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Starting from scratch, a teacher’s musings on computing at primary school

Published: Mar 17, 2014 3 min read

Rachel Jackson

Primary Specialist

National STEM Learning Centre

At the weekend I Skyped a friend in Australia, listened to music on my phone and drove following the voice of a SatNav whilst my son played an interactive game on an iPad. My life, like the majority of people in the UK, is full of technology, yet why do I feel nervous when I think about planning computing lessons for a Year 4 class?

With the lapse of ICT and the dawn of a new era, computing in primary schools is looking very different. On reading the computing curriculum, the words ‘algorithms’, ‘debugging’, ‘abstraction’ swam before more eyes as I frantically typed keywords into a search engine, (the irony not lost on me!). In my internet searching I came upon a very useful guide written by CAS (Computing at Schools) in association with Naace and other partners. It certainly helped to clarify some points for me; whilst offering suggestions for developing an exciting curriculum, it divides computing into the areas of computer science, information technology and digital literacy and provides detailed explanations of each.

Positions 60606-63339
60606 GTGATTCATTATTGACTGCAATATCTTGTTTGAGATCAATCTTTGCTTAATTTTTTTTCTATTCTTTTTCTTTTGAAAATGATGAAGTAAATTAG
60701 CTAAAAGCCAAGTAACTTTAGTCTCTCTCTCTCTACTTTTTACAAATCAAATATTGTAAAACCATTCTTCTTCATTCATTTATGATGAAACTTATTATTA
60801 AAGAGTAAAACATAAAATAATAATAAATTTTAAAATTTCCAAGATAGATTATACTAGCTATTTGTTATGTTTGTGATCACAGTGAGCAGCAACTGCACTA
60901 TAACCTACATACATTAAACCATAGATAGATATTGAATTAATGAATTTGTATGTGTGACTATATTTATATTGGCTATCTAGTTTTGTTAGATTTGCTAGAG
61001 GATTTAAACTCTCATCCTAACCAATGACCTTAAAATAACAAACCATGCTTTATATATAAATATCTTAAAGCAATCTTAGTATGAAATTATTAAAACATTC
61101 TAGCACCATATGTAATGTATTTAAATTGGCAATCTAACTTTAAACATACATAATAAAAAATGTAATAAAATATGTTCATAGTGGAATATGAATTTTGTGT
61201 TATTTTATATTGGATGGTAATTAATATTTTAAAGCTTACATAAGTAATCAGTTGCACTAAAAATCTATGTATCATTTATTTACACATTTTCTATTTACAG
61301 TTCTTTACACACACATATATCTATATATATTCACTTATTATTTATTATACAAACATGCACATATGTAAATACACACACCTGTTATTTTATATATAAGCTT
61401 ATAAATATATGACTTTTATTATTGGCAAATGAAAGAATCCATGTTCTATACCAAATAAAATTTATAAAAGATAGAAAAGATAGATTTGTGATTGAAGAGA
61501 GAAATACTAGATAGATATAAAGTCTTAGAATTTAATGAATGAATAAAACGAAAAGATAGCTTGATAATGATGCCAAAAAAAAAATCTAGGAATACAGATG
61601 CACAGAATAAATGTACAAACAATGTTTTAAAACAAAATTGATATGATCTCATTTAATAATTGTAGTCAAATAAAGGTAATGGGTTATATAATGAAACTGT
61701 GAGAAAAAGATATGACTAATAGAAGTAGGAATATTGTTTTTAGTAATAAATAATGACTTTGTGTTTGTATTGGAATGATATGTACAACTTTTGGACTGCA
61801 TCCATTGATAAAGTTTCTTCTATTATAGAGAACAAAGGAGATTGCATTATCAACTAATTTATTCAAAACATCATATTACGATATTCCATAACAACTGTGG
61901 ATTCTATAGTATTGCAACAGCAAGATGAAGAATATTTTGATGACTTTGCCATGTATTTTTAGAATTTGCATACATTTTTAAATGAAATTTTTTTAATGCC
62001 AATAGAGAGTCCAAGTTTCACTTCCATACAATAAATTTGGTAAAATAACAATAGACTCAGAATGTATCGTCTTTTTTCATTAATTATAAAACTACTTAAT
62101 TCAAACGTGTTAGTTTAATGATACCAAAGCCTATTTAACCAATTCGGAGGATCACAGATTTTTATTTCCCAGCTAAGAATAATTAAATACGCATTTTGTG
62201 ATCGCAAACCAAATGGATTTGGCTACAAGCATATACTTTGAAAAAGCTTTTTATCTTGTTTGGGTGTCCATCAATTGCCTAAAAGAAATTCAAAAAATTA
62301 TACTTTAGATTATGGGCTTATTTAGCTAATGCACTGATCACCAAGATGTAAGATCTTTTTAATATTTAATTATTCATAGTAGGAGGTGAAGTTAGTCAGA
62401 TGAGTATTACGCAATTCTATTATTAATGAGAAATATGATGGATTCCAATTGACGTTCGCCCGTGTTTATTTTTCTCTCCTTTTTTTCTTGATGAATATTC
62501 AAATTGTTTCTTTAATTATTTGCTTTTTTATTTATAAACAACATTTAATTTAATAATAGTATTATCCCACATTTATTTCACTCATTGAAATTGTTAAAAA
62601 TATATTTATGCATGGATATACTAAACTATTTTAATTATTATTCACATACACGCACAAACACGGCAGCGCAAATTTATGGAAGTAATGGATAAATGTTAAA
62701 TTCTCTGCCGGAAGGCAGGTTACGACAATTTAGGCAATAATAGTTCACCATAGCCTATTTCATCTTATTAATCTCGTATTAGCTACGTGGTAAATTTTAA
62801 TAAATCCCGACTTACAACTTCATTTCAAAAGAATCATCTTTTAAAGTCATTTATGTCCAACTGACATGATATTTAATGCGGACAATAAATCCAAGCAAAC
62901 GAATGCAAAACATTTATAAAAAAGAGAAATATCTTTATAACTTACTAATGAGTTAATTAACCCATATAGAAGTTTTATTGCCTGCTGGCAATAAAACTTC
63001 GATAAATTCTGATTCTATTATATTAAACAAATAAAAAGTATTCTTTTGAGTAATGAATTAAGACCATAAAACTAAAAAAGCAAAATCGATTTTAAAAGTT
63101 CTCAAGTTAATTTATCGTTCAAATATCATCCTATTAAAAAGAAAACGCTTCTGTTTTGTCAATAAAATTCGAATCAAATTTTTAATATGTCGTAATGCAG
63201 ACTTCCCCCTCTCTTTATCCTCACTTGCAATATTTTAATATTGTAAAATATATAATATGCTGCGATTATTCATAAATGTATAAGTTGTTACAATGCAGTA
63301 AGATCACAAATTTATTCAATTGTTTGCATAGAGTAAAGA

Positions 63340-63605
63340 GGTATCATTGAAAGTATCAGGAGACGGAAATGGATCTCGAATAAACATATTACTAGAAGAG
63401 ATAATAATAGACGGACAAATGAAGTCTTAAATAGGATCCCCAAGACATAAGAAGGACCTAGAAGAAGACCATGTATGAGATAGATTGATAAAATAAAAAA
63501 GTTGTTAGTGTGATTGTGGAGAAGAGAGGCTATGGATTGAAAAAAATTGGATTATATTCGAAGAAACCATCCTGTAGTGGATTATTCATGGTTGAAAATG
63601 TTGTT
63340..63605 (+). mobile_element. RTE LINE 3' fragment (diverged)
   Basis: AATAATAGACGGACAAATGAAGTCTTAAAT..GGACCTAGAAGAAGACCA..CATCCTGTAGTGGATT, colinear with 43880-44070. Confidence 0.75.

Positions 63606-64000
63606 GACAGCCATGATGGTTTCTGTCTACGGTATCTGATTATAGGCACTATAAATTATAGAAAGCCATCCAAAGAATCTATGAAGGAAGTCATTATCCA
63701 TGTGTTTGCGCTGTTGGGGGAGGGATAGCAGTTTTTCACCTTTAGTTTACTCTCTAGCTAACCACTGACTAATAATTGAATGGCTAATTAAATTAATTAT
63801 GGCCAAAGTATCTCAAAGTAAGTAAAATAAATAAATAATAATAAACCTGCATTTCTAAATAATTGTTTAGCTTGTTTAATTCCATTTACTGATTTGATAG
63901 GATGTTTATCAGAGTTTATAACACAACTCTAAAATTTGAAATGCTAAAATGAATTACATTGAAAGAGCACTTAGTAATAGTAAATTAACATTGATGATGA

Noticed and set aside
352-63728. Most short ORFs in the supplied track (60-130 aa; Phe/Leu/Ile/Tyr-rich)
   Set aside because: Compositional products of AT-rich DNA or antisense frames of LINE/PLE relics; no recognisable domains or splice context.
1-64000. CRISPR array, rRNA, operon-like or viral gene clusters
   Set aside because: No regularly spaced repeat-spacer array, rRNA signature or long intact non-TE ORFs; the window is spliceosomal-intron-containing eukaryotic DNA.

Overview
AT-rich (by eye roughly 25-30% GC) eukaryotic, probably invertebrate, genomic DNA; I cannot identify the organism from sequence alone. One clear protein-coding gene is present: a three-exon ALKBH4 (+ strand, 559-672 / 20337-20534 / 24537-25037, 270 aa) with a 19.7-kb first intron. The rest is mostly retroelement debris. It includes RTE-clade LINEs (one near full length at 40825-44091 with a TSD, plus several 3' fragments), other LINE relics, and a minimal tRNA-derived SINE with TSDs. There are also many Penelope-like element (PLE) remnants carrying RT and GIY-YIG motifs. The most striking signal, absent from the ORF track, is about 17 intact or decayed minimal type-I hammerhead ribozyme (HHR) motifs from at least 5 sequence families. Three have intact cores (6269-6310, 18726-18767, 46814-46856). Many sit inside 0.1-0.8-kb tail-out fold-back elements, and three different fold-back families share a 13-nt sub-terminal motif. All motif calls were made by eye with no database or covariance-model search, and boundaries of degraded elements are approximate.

Having read through the document I began to see that not only is computing deeply ingrained in the modern world, but it is constantly changing. I also felt excited; ICT was always an area where I learned something new. Making short animated films was not something I knew how to do until about nine years ago, yet I enjoyed teaching this as a project and the process and resulting films engaged all children and developed their use of technology. Why should creating programmes and debugging be any different? Scratch, LOGO and Kodu are commonly used in primary schools as an introduction to programming and finding and fixing mistakes in programs or ‘debugging’ is a great opportunity to develop thinking skills and work collaboratively. It also helps to show that correcting a mistake can be not only extremely rewarding experience but a process in which a lot may be learned.

I do not profess to be a computing expert, but I enjoy the benefits of technology and believe that it is both important and interesting for children to learn about how computers work and how to express themselves and develop their ideas through information and communication technology. I’ve started a thread in the primary resource group in which we can share ideas and resources related to computing, including a list of resources and links to various organisations which support computing at primary level. So whether it’s programming, computational thinking or e-safety then please post any ideas, resources or links you find.

You may also be interested in these primary computing courses from the National Science Learning Network: